The brothers behind H2R Design, have created some of Dubai’s best-loved eateries. We find out why every interior needs a story
If you’ve ever looked around and liked the funky interior at Tom & Serg in Dubai’s Al Quoz, or its Trade Centre spin-off The Sum of Us, then you know a little bit about the ethos that informs H2R Design.
It can also be seen at the hip café, Parker’s in The Dubai Mall, where a floor-to-ceiling glass facade is offset by an interior filled with natural wood, industrial piping and lots of greenery. And it’s evident in the pops of colour and whimsy that draws customers into Candylicious, also at The Dubai Mall. Founded by Iraqi brothers Hasan and Husain Roomi, who were born and raised in the UK, and their partner Jacquie Shaddock, the design firm is creating some of the hottest spaces in both London and Dubai – many of them within the hospitality sector. They offer their clients the total package, including sourcing each site location, establishing brand identity and designing it, salvaging and appropriations, interior architecture, furniture and fitting. The result is unique; the spaces one-of-a-kind, for both private and corporate clients.
The brothers and Jacquie started their business while still studying at university in London, and had launched H2R Design by 2012. Tom & Serg, the company’s first restaurant project, came soon after. With their foot then firmly in Dubai’s design door, they set up shop in the emirate in 2014, and have worked on more than 100 projects since. It’s hard to pick favourites. “We fall in love with most of the projects we work on; we put a lot of heart and passion into our work,” Husain says. But there are two that hold a special place in their hearts, and both because they were unconventional. One is the Al Alamein Hotel in Egypt, “in that the timeframes were near impossible to achieve and the level of renovation and restoration that was required to the building,” explains Husain.
The other is Cassette, a new ‘reimagined bistro’ in The Courtyard, one of the oldest buildings in Al Quoz. That might be because, after designing eateries for so many other clients, this one was entirely theirs. The two-storey space is bursting with real plants, and features an exposed green staircase which overtops a corner reserved for limited edition vinyl. In addition to impossibly hip playlists – coming soon to Spotify – there is local art on the walls, Parisian cuisine with an international twist, and artisanal coffee, which fuels the brothers through their day. Their goal, say the brothers, was to create a community in an immersive experience. They feel it is “a rare yet accessible space, away from the skyscrapers, offering an opportunity to enjoy an old town, cobblestone feel,” they say. “Inspired from a deep-rooted love for art, design, music, food, and the culture that surrounds it, Cassette has an ability to merge different creative worlds and curate its unique identity.”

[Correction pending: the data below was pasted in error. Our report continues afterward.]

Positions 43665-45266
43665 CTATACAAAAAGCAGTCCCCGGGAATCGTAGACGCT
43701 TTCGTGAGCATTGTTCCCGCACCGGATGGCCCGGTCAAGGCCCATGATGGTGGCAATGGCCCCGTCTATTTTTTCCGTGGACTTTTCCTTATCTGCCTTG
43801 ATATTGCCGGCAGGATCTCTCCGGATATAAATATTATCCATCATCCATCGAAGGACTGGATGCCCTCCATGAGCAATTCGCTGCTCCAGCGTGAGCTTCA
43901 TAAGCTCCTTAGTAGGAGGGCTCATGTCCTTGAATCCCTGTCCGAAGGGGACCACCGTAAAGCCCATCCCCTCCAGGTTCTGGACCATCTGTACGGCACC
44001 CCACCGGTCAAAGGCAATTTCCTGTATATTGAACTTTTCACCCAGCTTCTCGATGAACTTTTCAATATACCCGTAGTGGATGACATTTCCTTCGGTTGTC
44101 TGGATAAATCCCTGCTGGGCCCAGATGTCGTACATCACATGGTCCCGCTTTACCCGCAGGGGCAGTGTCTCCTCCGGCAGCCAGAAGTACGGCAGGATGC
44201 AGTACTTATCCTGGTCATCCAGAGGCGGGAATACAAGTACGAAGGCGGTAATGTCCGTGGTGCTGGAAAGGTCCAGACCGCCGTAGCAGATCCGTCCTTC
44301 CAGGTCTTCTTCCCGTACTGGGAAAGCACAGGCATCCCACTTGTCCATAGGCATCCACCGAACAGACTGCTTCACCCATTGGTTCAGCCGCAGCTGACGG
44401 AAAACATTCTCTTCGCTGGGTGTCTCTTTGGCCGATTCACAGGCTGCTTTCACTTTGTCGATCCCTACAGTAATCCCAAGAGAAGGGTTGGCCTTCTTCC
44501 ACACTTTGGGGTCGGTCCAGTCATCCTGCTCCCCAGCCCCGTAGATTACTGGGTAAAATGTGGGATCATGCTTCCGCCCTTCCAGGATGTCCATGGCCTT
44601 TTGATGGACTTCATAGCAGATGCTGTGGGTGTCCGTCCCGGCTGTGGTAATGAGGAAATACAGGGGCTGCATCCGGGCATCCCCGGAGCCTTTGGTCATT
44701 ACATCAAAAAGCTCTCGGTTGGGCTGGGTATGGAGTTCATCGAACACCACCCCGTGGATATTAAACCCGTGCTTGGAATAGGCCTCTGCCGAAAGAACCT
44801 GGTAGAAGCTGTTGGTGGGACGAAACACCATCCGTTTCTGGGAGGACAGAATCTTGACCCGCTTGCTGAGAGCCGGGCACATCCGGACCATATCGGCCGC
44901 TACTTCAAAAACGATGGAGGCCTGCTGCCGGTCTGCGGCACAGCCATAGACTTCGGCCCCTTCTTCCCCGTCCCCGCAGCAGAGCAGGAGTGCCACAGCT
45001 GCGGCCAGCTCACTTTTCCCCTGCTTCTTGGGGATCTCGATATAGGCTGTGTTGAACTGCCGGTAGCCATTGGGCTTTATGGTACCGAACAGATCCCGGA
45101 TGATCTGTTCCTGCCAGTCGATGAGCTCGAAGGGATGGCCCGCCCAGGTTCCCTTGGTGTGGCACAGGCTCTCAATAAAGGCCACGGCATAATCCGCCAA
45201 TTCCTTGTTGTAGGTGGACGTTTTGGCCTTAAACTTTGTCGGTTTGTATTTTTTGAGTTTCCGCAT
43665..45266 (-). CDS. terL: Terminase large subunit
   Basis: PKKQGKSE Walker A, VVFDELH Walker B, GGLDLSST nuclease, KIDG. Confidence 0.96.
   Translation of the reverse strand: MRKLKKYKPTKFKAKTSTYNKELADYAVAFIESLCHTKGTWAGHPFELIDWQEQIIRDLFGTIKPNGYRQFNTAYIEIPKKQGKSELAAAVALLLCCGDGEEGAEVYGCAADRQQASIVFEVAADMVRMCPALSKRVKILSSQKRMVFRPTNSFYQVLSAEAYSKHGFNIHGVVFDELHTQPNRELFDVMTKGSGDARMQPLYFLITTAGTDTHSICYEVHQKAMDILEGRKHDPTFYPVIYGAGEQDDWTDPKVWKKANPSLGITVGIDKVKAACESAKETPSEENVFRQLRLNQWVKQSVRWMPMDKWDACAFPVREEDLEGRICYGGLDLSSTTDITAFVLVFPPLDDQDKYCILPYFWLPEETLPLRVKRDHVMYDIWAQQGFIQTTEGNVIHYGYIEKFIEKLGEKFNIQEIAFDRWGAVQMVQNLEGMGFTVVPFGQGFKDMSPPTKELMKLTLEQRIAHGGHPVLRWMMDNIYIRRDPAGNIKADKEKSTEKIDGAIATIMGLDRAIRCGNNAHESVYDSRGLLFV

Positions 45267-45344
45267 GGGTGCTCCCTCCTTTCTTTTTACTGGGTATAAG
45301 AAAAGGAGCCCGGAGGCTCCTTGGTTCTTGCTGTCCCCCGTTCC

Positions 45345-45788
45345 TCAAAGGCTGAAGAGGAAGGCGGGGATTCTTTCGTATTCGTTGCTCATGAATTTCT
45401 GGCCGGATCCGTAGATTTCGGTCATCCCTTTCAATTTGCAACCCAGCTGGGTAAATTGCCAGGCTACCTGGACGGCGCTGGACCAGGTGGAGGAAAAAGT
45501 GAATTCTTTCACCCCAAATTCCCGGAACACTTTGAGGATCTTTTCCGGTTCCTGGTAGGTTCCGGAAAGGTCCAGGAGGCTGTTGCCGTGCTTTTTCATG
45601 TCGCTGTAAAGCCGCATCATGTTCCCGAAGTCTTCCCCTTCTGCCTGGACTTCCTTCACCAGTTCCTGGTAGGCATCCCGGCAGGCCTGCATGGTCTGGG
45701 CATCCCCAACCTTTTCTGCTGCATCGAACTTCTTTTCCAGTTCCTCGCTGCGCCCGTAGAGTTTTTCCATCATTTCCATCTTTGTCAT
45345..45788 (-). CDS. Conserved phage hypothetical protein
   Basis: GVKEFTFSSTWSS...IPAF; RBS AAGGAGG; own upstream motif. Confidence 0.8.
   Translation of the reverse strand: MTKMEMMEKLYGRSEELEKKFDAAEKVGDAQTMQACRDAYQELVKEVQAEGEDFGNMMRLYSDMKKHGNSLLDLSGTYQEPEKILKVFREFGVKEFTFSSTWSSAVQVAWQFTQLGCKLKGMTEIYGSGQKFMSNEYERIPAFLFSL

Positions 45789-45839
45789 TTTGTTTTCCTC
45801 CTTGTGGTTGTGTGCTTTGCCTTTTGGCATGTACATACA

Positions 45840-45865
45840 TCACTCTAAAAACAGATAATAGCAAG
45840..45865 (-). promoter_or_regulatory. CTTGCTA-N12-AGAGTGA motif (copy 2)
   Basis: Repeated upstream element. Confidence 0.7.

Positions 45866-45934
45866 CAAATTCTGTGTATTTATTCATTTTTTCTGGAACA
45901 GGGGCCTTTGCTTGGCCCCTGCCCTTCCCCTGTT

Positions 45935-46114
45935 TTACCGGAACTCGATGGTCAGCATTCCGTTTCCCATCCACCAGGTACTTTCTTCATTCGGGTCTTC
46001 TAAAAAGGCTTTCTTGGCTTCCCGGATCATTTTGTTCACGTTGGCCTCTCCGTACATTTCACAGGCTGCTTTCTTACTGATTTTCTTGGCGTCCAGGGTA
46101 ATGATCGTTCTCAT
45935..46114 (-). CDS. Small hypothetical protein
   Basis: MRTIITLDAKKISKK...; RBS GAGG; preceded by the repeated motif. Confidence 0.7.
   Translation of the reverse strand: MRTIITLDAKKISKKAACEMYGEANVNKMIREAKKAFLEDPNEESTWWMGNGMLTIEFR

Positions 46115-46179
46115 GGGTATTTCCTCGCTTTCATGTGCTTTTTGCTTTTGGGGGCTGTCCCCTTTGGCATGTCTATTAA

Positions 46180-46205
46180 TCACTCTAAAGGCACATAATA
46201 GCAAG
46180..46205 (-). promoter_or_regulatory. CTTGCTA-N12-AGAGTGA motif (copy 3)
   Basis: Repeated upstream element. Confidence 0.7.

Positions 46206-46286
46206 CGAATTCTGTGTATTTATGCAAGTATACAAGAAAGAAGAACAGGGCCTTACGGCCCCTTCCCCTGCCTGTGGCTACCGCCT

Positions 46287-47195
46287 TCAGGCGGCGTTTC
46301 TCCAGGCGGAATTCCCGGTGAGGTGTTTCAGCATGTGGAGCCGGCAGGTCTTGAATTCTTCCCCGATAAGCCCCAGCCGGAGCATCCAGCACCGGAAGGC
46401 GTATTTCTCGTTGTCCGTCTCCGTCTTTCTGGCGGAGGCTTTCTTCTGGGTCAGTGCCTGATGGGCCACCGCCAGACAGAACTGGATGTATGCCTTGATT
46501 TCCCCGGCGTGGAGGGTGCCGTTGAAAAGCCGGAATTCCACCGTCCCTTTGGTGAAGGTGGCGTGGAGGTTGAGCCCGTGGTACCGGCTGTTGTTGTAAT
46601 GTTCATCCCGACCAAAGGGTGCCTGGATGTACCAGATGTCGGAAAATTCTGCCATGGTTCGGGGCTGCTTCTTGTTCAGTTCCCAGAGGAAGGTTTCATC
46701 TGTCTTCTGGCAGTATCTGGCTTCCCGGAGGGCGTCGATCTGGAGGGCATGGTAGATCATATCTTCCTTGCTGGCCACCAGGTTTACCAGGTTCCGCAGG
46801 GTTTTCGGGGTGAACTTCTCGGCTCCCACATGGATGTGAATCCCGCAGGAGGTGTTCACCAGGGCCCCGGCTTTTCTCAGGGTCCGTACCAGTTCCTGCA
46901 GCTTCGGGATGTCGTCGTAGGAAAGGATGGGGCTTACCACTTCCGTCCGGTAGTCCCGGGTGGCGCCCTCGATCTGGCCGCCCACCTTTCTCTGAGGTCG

The brothers begin their day with some of that coffee and a meeting, in which they will set out their plans. They end it by thanking their team, which has now grown to 20 – including chefs, baristas and waiters, each and every day. It might sound biased, but Cassette has become their favourite space in the city. “We are blessed to have such a wonderful place to walk into every day. It is part of the reason our team feels our workspace is our home,” says Husain. Working so closely with a sibling was challenging at first. The brothers had to learn how to appreciate each other for what they bring to the table, what they are best at, and how they operated – and then accept it wholeheartedly. Among their differences? Hasan likes to deal with his tasks right away, while Husain prefers to accumulate them, decide what to attack categorically, and then prioritise. Once those traits were figured out, there were “no longer downsides, only major advantages and benefits to working with a sibling,” says Hasan, although he accepts the journey wasn’t always smooth. “I’m not saying it was easy to get to this point, but we are lucky we are at that stage currently.”
Whenever they take on a new project the pair – who are both classic Porsche enthusiasts – always start out with the client’s vision for their brand. Their magic touch begins to flow after they gain a deep understanding of who they are and what they want. “We then begin by creating a story and a foundation for the design to come,” says Hasan. “Once those aspects are clear, we start to work the inspiration and story, hand-in-hand with the planning. The rest of the design process usually flows quite easily once the foundation solidifies, and that’s how we like it.”
The brothers believe that other projects in Dubai would benefit from putting the same focus on storytelling. “What we tend to see are combinations of appropriately used palettes placed together to form spaces, for the most part,” says Husain. “We would love to see less thematic spaces and more honest approaches to design.” H2rdesign.com